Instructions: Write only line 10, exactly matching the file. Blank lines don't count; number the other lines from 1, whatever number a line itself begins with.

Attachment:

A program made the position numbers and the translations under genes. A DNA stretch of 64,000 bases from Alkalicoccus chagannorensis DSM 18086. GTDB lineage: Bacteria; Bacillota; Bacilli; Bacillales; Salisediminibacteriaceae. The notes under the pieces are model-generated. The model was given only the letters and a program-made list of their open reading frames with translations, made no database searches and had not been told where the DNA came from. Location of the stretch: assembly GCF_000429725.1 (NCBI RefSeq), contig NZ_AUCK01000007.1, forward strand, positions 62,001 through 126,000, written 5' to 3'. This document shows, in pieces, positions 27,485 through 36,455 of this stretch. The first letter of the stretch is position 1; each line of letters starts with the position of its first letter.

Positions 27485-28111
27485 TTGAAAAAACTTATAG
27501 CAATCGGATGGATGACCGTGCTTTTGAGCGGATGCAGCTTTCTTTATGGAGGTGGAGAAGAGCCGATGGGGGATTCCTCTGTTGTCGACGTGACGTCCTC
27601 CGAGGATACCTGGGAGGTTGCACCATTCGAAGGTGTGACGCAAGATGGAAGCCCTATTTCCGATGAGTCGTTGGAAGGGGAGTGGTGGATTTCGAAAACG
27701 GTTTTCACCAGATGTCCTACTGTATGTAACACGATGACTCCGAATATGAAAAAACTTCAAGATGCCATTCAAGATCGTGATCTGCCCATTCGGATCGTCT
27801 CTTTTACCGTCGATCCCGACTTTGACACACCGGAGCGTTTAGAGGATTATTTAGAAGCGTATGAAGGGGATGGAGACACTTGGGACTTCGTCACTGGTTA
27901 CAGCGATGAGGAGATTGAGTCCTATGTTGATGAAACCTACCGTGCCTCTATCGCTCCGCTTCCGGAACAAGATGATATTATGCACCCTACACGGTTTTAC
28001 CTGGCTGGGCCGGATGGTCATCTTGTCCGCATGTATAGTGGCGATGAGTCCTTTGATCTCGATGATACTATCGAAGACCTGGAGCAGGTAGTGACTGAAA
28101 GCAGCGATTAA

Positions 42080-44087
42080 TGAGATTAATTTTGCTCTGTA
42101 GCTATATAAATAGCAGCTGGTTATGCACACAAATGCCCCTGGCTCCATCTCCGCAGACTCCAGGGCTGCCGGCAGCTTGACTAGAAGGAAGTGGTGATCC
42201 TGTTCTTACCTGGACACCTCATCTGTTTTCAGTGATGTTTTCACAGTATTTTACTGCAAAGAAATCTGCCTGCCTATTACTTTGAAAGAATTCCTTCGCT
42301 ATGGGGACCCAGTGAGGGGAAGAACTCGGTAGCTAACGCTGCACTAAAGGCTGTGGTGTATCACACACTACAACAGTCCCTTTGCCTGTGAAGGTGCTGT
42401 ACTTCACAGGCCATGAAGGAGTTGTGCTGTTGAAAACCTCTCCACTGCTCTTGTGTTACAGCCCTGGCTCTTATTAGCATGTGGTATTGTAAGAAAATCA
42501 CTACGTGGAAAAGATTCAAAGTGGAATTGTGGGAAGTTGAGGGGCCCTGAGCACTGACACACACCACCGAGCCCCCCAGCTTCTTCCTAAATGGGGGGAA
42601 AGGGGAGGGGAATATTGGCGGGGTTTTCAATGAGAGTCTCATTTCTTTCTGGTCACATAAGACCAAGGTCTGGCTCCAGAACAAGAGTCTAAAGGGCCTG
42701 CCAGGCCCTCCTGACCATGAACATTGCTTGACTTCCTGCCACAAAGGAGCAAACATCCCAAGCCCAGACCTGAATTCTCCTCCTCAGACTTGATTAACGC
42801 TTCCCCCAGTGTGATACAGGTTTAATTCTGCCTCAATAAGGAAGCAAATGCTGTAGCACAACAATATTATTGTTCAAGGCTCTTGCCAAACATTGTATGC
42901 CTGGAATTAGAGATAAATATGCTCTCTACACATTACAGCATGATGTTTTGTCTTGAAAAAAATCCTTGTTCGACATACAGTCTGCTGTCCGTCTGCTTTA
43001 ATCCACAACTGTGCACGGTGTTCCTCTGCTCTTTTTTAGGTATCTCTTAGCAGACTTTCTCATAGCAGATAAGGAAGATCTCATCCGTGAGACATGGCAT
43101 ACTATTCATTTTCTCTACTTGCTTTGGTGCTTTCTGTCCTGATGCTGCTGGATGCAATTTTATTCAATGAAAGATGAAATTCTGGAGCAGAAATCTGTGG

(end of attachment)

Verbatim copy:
28101 GCAGCGATTAA